The Right to Vote, Not to Intention

Amid what has become both the most contested Presidential election in this century and the most grievous example of liberal vote-tampering in recent memory, Jesse Jackson last Friday was in Florida whipping up his partisan audience by claiming that the Constitution guaranteed the protection of the intent of the voters.

Sorry, Jesse. I just read the relevant parts of the Constitution and didn’t find any guarantee of the right to the intent of anybody’s vote. I only found the right to vote. Now, it may well have been (and may well not have been) that some voters in Palm Beach County voted for Pat Buchanan when they intended to vote for Al Gore. It may be that the voters who double-punched their Presidential choices intended to vote for Gore but voted for both Buchanan and Gore (then again, maybe not). But the Constitution doesn’t provide for anybody’s voting intentions, only for what his vote actually is. On CNN, Pat Buchanan acknowledged that it’s hard to believe he didn’t get some of the votes in Palm Beach County that were intended for Gore; but he correctly declared that those votes are his votes, because the Constitution doesn’t guarantee the results of anybody’s intent, only his actual vote. In simple terms, the Constitution secures no redress for people who make mistakes on their ballot.

It’s not a perfect world.

This whole silly scenario points to a big contrast between liberals and conservatives. Conservatives believe in consequences, liberals in intentions. This means conservatives follow the rule of law, while liberals want to manipulate the law to accomplish their objectives – in this case, the Presidency. The rule of law is laid down precisely to eliminate as far as possible fickle and fluctuating human sentiment. There are laws against stealing so some magistrate can’t decide on a case-by-case basis whether it’s OK to steal. Having a government of laws and not of men means that consequences, not intentions, are paramount.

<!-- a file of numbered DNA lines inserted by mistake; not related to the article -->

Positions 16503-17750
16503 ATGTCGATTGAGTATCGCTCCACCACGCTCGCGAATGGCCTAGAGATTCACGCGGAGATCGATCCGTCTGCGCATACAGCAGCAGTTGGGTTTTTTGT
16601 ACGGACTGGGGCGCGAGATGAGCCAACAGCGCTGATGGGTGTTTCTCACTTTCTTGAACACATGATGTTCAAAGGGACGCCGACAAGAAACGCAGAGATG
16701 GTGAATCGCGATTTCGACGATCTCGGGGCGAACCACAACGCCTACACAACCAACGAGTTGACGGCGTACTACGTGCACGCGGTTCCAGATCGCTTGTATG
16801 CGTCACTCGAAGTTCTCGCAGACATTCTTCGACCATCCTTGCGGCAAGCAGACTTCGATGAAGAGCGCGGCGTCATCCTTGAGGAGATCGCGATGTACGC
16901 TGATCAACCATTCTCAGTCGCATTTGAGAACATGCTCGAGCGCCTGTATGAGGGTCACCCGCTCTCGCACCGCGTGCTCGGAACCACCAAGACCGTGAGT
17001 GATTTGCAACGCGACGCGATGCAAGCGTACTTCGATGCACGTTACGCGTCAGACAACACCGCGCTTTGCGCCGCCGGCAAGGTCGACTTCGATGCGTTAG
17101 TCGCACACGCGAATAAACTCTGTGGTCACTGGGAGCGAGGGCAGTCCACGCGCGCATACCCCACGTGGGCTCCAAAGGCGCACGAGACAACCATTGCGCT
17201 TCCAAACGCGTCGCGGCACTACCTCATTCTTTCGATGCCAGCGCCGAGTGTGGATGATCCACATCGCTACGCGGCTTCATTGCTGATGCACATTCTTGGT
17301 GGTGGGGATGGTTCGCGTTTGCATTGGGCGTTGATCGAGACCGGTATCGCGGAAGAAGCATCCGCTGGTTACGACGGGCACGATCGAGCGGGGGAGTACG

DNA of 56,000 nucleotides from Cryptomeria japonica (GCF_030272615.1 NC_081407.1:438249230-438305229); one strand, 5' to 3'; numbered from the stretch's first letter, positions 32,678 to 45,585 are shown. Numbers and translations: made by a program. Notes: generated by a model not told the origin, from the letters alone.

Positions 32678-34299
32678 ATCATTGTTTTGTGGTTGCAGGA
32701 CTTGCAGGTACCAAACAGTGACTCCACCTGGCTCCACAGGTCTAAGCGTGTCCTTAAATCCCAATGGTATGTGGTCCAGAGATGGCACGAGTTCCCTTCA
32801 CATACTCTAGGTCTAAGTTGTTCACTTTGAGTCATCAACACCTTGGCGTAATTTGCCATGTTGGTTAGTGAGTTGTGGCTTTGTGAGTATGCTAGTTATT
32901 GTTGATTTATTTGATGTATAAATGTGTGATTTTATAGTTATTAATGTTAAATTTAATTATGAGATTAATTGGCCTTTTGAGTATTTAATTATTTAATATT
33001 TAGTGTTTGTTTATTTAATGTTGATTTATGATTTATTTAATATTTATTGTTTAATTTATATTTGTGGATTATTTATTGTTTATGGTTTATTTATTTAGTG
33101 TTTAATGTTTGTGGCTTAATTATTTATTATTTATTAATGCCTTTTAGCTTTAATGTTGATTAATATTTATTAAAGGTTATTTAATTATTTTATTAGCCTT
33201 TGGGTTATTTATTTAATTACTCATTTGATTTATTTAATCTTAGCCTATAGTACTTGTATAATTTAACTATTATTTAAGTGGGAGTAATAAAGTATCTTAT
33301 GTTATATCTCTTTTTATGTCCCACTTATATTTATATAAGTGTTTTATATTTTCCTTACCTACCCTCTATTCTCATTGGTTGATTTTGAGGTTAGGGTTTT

Now, if the actual ballots reflect that George W. Bush won the popular vote in Florida, he should win the state and all of its electoral votes. That is the law. Whether 18,000 voters intended to vote for Gore but didn’t is beside the point. We have machines count votes precisely because machines are not Republican, Democrat, or third party. Machines tell us who got the most votes, not who was supposed to get the most. In this case, machines reflect the rule of law.

Behind Jesse Jackson’s unconstitutional tripe is the presupposition that intent take precedence over law. This is also why Al Gore’s team got their loss into their hands of the judiciary as quickly as possible. Liberals want liberal outcomes, not the rule of law. Most judges today are liberal; thus, they are not interested in the law, only in accomplishing a particular subjective outcome. The Supreme Court invents all sorts of new “rights” in the Constitution (the so-called “living Constitution”) because they can’t find them in the text itself. Of course, the Constitution was written just to prevent the very sorts of evils we are today observing: rule by somebody’s intention rather than by the law.

If Gore steals the election in spite of the actual count of the ballots, we will have before us the most staggering example of lawlessness since perhaps Roe v. Wade. The victory will have gone not to the one who won it according the law, but to the one who won it according to somebody’s intentions. Despite the high moral tone to the language of intentions, they are not the province of elections.

Constitutionally, people win elections by getting the greater number of votes, not by getting the greater number of intended votes.

This is the rule of law.

If Gore wins without having gotten more votes on the ballots, it’s the rule of law, not Bush, that’s the biggest loser.

November 15, 2000

P. Andrew Sandlin is Executive Vice President of the Chalcedon Foundation which since 1965 has been dedicated to applying historic, Biblical Christianity in today's world. He is the author of Christianity: Bulwark of Liberty and several other works.